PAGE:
The millions of Internet-connected sensors and other devices that make up the Industrial Internet of Things (IIoT) ecosystem enable unprecedented data collection and greater efficiency for companies. However, they also create an expanded attack surface that gives rise to new threats and increases the chances of exposure online.
IIoT environments are full of devices that have vulnerabilities because they don’t have the computing power for built-in security and are also often poorly configured and managed. They are vulnerable because they were not designed for security, but rather for low cost and simple functionality. An international study estimated that 57% of IoT devices are vulnerable to attacks of medium or high severity.
With so many poorly protected devices in operation, Industrial IoT exposes manufacturing companies to high levels of cyber risk. In addition, IoT has the unique ability to affect both virtual and physical systems: when an attacker compromises an IoT device, there is only a small jump to another more valuable digital “prey”” comments Mariano Fernández, BDM Regional Communications and IoT at BGH Tech Partner, a company specialized in securing these ecosystems.
Taking into account the many advantages of incorporating IoT to increase productivity and increase revenue in companies, to mention just a few benefits, it is important to implement this type of technology but considering the issue of information security. That being said, research from Cisco Systems anticipated the IoT security market to grow $83 billion between 2021 and 2025, progressing at a compound annual growth rate of more than 30% over that period.
“One recommendation is to apply security by design in IoT to overcome the fact that devices most likely lack security measures. Specifically, the suggestion is to define a layered defense strategy for hardware, applications, communication layers, and storage that adjusts to the security requirements of each organization,” they comment from BGH Tech Partner.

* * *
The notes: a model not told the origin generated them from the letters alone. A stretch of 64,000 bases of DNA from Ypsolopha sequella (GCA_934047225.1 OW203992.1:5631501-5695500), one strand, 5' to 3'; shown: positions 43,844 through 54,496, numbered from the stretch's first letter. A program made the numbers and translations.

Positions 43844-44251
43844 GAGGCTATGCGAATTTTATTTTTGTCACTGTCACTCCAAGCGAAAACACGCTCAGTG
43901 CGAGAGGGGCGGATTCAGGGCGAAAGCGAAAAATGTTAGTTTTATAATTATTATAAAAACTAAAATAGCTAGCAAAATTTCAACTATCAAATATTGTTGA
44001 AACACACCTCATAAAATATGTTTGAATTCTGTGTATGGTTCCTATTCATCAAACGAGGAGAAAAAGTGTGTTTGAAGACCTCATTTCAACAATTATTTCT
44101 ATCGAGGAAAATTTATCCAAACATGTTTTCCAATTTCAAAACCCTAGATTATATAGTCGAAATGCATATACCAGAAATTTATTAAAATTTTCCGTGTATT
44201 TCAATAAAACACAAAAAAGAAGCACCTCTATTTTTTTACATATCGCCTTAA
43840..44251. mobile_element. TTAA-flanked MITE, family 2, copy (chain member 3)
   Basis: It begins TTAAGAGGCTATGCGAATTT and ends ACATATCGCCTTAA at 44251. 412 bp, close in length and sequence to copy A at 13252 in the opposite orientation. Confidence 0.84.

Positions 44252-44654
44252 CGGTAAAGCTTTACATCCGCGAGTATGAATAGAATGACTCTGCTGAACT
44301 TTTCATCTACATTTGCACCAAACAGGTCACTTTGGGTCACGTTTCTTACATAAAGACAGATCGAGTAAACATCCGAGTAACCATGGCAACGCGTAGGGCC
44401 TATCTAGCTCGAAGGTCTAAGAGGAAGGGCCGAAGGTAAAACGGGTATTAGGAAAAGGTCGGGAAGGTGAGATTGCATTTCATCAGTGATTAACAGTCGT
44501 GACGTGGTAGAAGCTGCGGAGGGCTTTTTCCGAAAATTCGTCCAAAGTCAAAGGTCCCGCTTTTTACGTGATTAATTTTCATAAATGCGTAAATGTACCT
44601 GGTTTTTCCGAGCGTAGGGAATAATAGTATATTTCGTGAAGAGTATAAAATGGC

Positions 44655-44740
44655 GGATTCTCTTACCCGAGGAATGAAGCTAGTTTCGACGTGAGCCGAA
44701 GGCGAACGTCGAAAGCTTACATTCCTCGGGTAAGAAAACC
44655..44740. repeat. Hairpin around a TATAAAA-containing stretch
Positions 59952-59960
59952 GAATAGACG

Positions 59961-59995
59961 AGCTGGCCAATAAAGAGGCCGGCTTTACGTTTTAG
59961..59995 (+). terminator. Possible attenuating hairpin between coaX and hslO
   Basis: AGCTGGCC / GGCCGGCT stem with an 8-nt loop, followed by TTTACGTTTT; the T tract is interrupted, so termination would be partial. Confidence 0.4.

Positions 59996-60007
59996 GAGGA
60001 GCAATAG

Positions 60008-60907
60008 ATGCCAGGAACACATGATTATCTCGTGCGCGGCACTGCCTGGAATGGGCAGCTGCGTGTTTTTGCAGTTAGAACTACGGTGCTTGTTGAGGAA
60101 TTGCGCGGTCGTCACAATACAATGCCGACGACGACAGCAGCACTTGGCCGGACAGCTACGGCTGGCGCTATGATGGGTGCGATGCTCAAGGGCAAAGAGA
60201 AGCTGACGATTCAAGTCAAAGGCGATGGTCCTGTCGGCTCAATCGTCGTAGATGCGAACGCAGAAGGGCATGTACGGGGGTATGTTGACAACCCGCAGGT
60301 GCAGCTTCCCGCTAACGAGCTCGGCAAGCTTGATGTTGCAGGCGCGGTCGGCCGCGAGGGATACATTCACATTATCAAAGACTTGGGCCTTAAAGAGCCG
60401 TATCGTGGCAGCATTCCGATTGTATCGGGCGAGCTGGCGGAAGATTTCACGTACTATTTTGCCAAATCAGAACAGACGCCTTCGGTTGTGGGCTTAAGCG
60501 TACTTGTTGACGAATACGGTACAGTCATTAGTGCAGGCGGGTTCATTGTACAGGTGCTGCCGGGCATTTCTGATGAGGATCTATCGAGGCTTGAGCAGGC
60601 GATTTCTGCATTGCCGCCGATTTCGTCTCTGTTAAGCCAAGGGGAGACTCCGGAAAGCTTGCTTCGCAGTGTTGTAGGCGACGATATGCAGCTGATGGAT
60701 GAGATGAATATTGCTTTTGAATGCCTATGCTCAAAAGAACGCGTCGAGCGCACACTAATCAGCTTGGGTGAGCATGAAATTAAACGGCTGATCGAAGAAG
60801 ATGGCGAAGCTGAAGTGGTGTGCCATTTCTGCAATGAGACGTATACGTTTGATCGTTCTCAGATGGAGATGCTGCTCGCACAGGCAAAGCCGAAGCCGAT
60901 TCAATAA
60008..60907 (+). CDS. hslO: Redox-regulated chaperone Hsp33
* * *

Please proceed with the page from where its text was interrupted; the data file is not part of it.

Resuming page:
This strategy should include end-to-end encryption for all communications between IoT devices, machines, and back-end systems, protection for data at rest, and a strong authentication and identity management scheme for all interactions with IoT devices and data.
For example, at the device layer, you have to make sure that tangible features, along with technological properties (such as firmware , operating systems, and the applications that run it) remain secure. Some IoT devices are small and have limited memory and resources for processing information and supporting advanced security features. In such cases, companies can consider cloud-based IoT security solutions.
To protect the communications layer underlying an IoT solution, companies can run solutions that are both infrastructure-centric and data-centric.
Security is a critical element that must be built into every component of the IoT application. And it must be thought of in an evolutionary way, accompanying the growing development of these environments” they conclude from BGH Tech Partner.
Rachel Maga is a technology journalist currently working at Globe Live Media agency. She has been in the Technology Journalism field for over five years now. Her life’s biggest milestone is the inside tour of Tesla Industries, which was gifted to her by the legend Elon Musk himself.